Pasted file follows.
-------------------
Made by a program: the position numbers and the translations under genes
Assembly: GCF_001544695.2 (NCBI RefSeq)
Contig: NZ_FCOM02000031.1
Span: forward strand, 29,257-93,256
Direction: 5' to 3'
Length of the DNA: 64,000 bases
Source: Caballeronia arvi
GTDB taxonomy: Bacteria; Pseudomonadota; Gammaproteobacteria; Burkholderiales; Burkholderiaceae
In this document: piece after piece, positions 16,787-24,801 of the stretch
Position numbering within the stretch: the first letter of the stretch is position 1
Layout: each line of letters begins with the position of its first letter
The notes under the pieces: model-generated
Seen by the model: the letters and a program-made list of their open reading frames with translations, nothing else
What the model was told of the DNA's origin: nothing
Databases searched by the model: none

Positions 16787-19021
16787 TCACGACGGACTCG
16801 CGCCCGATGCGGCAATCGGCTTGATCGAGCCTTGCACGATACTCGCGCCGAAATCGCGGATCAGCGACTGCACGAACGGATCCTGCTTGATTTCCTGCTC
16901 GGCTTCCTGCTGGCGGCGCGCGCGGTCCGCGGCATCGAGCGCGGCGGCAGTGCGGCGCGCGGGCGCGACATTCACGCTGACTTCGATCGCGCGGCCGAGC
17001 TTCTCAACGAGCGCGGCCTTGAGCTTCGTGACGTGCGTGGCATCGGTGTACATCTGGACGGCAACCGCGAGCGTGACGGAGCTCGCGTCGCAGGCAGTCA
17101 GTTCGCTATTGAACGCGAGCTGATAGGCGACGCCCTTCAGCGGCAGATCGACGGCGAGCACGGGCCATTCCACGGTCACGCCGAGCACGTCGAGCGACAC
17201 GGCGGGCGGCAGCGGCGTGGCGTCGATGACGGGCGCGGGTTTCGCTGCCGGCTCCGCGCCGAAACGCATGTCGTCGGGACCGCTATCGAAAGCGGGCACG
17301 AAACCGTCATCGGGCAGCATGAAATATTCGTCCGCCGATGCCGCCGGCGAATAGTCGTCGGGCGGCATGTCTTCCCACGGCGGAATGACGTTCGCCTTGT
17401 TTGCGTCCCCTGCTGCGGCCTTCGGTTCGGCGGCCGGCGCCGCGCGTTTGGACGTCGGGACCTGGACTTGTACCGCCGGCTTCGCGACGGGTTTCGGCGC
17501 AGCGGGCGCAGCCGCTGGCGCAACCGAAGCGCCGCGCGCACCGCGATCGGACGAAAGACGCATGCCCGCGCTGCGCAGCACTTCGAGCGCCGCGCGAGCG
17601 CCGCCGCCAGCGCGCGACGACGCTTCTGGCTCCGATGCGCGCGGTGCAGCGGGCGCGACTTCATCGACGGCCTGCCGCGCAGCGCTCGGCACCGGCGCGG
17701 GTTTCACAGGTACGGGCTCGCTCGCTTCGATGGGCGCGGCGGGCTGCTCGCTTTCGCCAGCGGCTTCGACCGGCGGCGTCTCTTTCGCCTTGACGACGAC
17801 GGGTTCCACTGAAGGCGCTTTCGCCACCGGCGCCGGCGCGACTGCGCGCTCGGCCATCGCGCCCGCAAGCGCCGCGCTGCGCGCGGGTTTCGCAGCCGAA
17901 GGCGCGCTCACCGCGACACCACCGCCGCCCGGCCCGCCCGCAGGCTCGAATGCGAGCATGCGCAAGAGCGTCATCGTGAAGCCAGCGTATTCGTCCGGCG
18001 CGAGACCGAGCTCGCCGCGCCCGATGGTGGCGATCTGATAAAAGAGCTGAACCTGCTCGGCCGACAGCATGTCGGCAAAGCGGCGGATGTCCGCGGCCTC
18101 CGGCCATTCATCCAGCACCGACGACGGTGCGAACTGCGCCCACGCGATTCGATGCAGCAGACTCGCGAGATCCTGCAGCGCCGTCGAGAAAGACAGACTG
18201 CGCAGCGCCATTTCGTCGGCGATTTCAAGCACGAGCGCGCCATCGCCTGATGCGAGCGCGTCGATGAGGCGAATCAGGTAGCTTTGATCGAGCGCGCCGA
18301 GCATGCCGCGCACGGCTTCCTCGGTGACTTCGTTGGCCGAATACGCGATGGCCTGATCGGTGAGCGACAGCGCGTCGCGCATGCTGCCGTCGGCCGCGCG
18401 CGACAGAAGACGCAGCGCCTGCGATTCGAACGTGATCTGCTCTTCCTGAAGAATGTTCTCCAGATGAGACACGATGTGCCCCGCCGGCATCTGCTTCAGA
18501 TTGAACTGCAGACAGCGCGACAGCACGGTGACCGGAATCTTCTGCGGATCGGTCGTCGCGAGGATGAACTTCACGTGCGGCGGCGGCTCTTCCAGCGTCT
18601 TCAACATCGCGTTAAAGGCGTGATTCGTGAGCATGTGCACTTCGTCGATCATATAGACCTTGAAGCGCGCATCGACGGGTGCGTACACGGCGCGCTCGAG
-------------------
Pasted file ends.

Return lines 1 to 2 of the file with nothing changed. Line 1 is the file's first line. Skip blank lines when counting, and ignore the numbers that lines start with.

Made by a program: the position numbers and the translations under genes
Assembly: GCF_001544695.2 (NCBI RefSeq)